Otherwise both alternatives won't have it, making neither product better in that respect If you cannot name such a feature, you failed to apply your argument to the situation at hand.

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In fact, it's easy to argue the other way around: MS's market share clearly indicates that interoperability issues, thin spreading of developer resources etc. Now I'm not saying that's actually the case, but you'll have to provide some sort of argument as to why this assessment of the situation is so much more likely to be wrong than your's if you want to be taken seriously.

It is a shame that LO also chose to implement it. There is no point in having two similar office suites. Each suite should aim to be unique instead of being yet another clone. Before competition and innovation can do their work, you have to have products that are reasonably complete and capable of competing, which requires they have adequate resources. If there are barely enough developers to develop one product, dividing them up in the spirit of encouraging innovation will just result in a bunch of incomplete, inadequate projects, not healthy competition.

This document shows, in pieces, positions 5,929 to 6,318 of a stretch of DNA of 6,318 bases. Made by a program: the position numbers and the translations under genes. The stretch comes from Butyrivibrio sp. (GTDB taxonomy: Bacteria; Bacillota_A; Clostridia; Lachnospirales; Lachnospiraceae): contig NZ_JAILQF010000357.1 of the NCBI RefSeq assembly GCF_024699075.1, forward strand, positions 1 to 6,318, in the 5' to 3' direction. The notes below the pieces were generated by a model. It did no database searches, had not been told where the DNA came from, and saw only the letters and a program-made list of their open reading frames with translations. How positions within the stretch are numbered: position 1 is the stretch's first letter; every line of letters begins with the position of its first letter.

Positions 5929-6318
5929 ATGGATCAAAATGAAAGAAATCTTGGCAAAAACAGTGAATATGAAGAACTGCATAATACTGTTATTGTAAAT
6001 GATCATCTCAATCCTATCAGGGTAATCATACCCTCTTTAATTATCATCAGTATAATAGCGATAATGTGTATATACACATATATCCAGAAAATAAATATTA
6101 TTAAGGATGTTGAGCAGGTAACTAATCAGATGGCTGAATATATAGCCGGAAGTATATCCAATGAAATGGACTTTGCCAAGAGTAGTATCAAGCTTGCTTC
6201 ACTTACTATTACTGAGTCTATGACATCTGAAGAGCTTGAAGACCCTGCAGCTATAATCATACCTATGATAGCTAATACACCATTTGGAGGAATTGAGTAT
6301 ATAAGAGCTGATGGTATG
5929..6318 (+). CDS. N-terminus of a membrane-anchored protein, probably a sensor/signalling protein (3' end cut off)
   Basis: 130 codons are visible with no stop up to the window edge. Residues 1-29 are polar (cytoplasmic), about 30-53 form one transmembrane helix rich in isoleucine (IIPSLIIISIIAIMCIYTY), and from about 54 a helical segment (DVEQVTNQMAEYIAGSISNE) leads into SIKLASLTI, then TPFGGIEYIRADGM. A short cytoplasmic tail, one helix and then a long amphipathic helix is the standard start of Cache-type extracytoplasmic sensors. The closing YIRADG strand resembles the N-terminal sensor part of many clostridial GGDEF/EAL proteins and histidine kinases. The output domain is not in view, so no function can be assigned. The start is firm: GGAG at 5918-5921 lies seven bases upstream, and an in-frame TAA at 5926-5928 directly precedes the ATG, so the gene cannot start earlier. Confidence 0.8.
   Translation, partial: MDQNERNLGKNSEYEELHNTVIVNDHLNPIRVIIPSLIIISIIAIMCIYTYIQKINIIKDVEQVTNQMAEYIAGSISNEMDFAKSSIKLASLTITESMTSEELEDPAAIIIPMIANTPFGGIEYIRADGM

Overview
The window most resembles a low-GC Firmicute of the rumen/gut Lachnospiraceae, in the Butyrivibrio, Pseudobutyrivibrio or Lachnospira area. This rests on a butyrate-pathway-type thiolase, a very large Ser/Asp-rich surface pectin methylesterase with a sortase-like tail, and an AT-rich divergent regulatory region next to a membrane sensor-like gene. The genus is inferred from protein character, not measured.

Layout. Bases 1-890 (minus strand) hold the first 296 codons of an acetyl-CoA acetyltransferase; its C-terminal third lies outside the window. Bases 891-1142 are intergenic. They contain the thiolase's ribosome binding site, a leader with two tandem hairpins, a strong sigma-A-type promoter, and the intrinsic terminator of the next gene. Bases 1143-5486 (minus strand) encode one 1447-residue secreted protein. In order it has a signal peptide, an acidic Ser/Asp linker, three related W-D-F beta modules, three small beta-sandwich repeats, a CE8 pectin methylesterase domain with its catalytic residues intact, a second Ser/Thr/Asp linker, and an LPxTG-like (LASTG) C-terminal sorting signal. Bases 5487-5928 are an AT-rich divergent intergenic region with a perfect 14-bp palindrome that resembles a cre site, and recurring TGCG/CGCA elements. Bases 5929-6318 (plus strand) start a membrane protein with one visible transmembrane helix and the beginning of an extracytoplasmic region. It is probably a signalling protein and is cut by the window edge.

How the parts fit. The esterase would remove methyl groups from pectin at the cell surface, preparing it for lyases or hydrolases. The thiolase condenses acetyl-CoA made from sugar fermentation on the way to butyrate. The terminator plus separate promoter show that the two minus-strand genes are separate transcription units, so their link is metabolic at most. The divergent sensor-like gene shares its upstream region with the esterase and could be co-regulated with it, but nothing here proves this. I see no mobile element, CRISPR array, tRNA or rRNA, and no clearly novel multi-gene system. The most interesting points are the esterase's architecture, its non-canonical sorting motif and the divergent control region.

And this will give the new project a new lease on life. This has allowed the other players in the game to have true IP provenance, as well as the ability to relicense things Who are the other players in the game, in your ecosystem, today? If LO would be the only other player in your ecosystem today, that would prove that your thoughts regarding the benefits of the ALv2 license compared to the licensing of LO would not be as relevant as you thought. In that case it would also be hard to see any benefits in AOO not being retired.